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Makk Architects – Eng Kong Road House

Architect Lee May Anne of Makk Architects shared with us some of her ideas and methodologies in Cubes Indesign C64. Here, a brief view into one of her projects. Story by Luo Jingmei.

Makk Architects – Eng Kong Road House


October 25th, 2013

Brick is a masonry material known for its compressive strength. If following the adage ‘form following function’, it is meant to appear as solid walls, structures tied to the ground. In the reconstruction of a house, architect Lee May Anne has turned this perception on its head. Brick is a highlight on the facade as a fluid skin that meanders from the first storey surface, then under the soffit as if defying gravity, then up to the second storey as a screen wall.

Makk Architects

These articulations, Lee shares, were inspired by nature. “A weaving in and out was done to get a more three-dimensional look to the very flat facade, to create the look of a ‘voluminous’ tree canopy. The bricks are conceptualised to ‘grow’ like a tree with the trunk, starting from the inter-locking brick screen, forming the facade. The gaps are akin to the sporadic gaps formed by the foliage of a tree.”

Makk Architects

The difficulty lay in getting them to effortlessly ‘float’ as they turn horizontal, says Lee. “To hold its own weight going horizontal under the slab is a little challenging. I didn’t want a fake brick [tile] that looks different in terms of colour and dimensions, hence steel rods are inserted through the entire stretch to cantilever them internally and give the appearance of the ‘creeping’ up effect, and hence, the lightness.”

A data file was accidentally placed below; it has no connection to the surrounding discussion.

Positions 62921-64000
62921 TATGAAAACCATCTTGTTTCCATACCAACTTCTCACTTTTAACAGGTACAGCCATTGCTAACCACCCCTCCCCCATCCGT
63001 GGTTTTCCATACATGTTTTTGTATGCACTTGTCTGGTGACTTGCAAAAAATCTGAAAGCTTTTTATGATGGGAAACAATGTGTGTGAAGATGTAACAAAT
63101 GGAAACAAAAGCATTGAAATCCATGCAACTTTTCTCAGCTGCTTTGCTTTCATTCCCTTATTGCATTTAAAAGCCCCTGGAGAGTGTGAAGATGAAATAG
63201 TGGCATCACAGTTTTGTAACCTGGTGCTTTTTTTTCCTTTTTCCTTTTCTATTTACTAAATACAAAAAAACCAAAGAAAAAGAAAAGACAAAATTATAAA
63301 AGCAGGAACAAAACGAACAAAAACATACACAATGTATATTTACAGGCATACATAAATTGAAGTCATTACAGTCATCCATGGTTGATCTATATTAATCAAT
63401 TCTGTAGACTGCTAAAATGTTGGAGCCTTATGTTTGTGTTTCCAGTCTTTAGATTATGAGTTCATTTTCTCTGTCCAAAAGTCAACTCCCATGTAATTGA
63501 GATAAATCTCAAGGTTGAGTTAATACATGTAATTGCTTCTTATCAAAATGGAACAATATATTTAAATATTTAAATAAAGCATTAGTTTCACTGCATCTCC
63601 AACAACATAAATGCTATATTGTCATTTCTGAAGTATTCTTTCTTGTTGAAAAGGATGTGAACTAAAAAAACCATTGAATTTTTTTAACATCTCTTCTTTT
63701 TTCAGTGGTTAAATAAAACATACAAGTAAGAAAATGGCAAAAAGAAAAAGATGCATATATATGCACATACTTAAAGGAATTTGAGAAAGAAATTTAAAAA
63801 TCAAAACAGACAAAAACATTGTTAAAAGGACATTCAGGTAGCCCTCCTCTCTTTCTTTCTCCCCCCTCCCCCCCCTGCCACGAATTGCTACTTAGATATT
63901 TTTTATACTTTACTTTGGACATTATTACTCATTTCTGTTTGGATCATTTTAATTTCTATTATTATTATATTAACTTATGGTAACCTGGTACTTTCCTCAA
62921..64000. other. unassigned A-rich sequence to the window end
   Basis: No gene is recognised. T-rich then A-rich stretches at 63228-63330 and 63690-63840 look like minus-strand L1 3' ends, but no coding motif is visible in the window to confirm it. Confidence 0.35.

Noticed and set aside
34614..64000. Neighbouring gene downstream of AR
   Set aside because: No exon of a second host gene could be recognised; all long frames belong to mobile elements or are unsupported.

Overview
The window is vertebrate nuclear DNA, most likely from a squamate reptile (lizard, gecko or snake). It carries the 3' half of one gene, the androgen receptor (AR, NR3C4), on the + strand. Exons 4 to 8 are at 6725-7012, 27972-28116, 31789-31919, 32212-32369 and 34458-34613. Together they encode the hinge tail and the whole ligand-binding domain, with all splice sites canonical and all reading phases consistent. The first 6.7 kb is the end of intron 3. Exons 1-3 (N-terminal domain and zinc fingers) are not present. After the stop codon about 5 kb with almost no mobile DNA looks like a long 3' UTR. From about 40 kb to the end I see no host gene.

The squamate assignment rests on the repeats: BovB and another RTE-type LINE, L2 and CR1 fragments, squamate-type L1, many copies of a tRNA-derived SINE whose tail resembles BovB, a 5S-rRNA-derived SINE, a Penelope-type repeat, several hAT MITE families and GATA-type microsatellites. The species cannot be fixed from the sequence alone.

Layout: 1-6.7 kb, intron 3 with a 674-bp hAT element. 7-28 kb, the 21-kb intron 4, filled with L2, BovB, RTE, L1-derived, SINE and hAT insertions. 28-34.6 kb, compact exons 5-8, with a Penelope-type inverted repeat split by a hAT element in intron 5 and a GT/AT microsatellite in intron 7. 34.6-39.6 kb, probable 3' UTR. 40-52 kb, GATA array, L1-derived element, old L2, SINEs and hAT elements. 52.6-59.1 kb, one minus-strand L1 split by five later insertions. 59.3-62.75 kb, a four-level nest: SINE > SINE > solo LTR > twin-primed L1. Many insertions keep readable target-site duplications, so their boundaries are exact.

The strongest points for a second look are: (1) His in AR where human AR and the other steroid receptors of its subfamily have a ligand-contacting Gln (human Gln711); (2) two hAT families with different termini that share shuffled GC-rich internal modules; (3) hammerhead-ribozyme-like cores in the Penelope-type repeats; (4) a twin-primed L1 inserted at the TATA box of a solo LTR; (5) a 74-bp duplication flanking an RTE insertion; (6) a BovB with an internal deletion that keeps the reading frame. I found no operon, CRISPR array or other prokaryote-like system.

Makk Architects

Practical concerns are also addressed with this skin. It filters out light from car headlights into the second floor where the bedrooms are, which was a concern of the client – a couple with young children. “On the other hand, as part of the design language, I wanted to give a rustic feel to the house, thinking that the existing bricks at the party wall can be chiselled to save some cost,” Lee adds. “However, during construction, we realised that the existing bricks were laid in mixed direction and looked untidy. Hence, we dropped the chiselled brick idea and went with a properly plastered surface. But the lightness of the brick was the key idea and the brick screening was maintained.”

In the end, the white plaster balances the brick with a modernity. This clean language also continues into the simple plan: living, dining and kitchen area on the first floor, and bedrooms on the second. Meanwhile, a courtyard on the first floor opens up the inter-terrace house to light and natural ventilation. Here, the master bedroom also “has a view [across to the other bedrooms and downwards]… hence, having the ‘visual control’ of who is in and what is happening in the house,” says Lee.

In the end, here is a simple home that provides the necessary comforts of privacy, shade, and natural elements. It is pleasant in eschewing the oftentimes-disproportionate monstrous scale and much-too-glassy facades that small houses are prone to these days.

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